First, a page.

The findings of this study are discussed here under the following subheadings:

  1. Sociocultural factors in the management of breast cancer

  2. Public health institutions and breast cancer management in Nigeria

  3. Social workers and breast cancer care and management in Nigeria

3.1 Sociocultural factors in the management of breast cancer

In line with the literature, it was discovered in the study that a number of factors influenced awareness and treatment of breast cancer in Nigeria. These factors ranges from sex, education, age to income, and social factors affect women’s awareness of the disease and their use and access to breast cancer services. The results of the study showed that 17.3% of the respondents in the study stated the major factors that affect women’s awareness and use and access to breast cancer-related services in the state as financial constraints. This is because even if the services are made available on women’s doorsteps, using them would still be a problem as these women sometimes find it difficult to feed not to talk of being able to afford cancer treatments, which are usually very exorbitant. On the other hand, 9.8 and 18.7% argued that the factors that affect them the most are lack of awareness and illiteracy, respectively, because when one is either unaware of the availability of some services or completely uneducated, one’s use of these services will be limited if not non-existent entirely.

Therefore income was observed as having a direct relationship with awareness of breast cancer occurrence among elderly women. Hence, while only 31% of the respondents who earn low monthly income were aware of the occurrence of breast cancer among elderly women, 61.6 and 72.9% of those who earn middle and high incomes, respectively, were aware of breast cancer among elderly women. This is not surprising since improved income is a product of improved social status which places the individual in a position to access relevant health information. In agreement with the preceding statement, one of the respondents in the IDI stated that:

“there is a relationship between income and awareness of breast cancer occurrence among elderly women because most rich people nowadays usually go for routine medical check-ups both within the country and abroad and this creates a lot of awareness on diseases such as breast cancer” [20]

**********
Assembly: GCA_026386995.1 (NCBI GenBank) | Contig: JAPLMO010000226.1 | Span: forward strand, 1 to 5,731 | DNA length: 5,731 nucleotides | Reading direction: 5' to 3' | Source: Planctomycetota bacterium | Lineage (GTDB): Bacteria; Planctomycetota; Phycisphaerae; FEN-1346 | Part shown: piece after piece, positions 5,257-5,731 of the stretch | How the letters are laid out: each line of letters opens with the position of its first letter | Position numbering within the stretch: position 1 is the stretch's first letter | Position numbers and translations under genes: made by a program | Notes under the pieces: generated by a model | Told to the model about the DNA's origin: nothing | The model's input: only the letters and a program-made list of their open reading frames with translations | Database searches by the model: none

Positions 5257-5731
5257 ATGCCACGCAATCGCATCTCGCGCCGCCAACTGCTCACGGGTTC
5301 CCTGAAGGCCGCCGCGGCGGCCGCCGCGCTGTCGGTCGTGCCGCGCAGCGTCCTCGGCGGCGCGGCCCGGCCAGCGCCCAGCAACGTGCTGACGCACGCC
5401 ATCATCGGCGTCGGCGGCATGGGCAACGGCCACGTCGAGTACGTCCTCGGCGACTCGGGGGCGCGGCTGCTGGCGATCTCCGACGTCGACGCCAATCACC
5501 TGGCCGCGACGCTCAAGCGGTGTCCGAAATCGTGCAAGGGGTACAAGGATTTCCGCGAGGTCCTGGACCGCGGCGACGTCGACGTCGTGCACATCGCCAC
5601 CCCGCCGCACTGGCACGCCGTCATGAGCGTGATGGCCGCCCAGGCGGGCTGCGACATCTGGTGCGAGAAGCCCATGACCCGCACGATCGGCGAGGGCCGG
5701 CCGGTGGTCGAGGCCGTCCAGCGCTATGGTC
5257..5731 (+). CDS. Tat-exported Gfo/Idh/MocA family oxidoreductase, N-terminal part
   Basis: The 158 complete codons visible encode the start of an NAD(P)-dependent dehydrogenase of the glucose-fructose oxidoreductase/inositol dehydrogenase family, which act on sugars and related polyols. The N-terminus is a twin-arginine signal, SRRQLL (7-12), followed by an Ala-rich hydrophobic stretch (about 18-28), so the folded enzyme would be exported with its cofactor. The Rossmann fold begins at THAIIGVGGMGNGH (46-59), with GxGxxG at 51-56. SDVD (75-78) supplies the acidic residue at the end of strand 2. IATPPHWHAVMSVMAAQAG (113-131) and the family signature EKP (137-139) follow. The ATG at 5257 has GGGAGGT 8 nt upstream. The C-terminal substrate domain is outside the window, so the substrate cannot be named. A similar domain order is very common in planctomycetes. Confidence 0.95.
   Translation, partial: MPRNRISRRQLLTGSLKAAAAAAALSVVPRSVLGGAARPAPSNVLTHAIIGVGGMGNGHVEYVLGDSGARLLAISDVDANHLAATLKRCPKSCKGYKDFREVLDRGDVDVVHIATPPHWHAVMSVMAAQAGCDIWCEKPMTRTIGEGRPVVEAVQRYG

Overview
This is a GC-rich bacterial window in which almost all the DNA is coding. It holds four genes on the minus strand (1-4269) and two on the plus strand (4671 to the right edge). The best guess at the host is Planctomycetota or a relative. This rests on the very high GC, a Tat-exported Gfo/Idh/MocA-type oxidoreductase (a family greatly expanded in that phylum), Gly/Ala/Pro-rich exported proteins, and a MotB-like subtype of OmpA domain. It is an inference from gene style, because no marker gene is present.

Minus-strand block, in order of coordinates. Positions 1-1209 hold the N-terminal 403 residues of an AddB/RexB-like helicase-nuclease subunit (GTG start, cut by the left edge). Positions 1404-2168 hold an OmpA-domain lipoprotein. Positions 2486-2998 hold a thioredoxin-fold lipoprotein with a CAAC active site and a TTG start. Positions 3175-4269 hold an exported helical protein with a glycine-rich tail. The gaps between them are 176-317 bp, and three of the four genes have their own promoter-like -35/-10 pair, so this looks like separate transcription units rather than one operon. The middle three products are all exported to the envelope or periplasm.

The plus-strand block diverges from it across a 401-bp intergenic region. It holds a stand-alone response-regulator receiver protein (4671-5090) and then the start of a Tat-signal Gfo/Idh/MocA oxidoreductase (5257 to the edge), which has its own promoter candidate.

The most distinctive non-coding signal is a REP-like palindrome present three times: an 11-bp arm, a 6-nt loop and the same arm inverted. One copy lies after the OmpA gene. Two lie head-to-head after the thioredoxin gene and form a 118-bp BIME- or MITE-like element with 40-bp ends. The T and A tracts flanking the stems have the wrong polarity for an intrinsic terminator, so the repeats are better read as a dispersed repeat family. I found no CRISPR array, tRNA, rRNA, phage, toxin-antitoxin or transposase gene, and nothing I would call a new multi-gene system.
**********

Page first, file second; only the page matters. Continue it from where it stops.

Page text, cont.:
The above gained credibility from the opinion of Ashing-Giwa [21] that financial constraints can serve as a barrier to the use of breast cancer preventive and control measures like mammography as women who are living at or below the poverty level have to struggle with competing issues such as food, shelter, safety and employment that take precedence over their own health and well-being. Therefore, given that improved income often results from higher education, this impacts on one’s awareness and knowledge generally.

From the foregoing therefore, it was not surprising when it was observed that the respondents with high education were more aware of the occurrence of breast cancer among elderly women than the others because the results showed that the higher the educational qualification, the higher the number of respondents who were aware of breast cancer occurrence among elderly women. Consequently, 71.7% of those with high educational qualification (from university first degree and above) were aware of the occurrence of breast cancer among elderly women, while only 22.6% of the respondents with low educational qualifications were aware of the occurrence of the disease among elderly women.

In the words of Adebamowo and Ajayi [6] and Ohanaka [22], the elderly in Nigeria who are illiterate and reside in the rural communities are usually not reached during public health campaigns, hence, the lack of awareness of breast cancer among those who are uneducated. Ohanaka goes on to contend that though screening and mammography remain the most effective means of detecting breast cancer in elderly women, the facility is not readily available in Nigeria therefore leaving health education on the use of BSE as the only option. The above is unsurprising since some of the respondents encountered in the interviews especially in Nsukka LGA were still totally uneducated with regard to breast cancer and as such had no ideas concerning its treatment and where they may be received. They were still confusing it with “mastitis” which is a disease of the mammary gland which inhibits the perfect flow of breast milk after child birth which in Nsukka dialect is referred to as “eshi era”. In the words of a middle-aged woman in the area, she requested that the interviewers describe the nature of the disease to her as she understood breast cancer to be a new name for “eshi era”.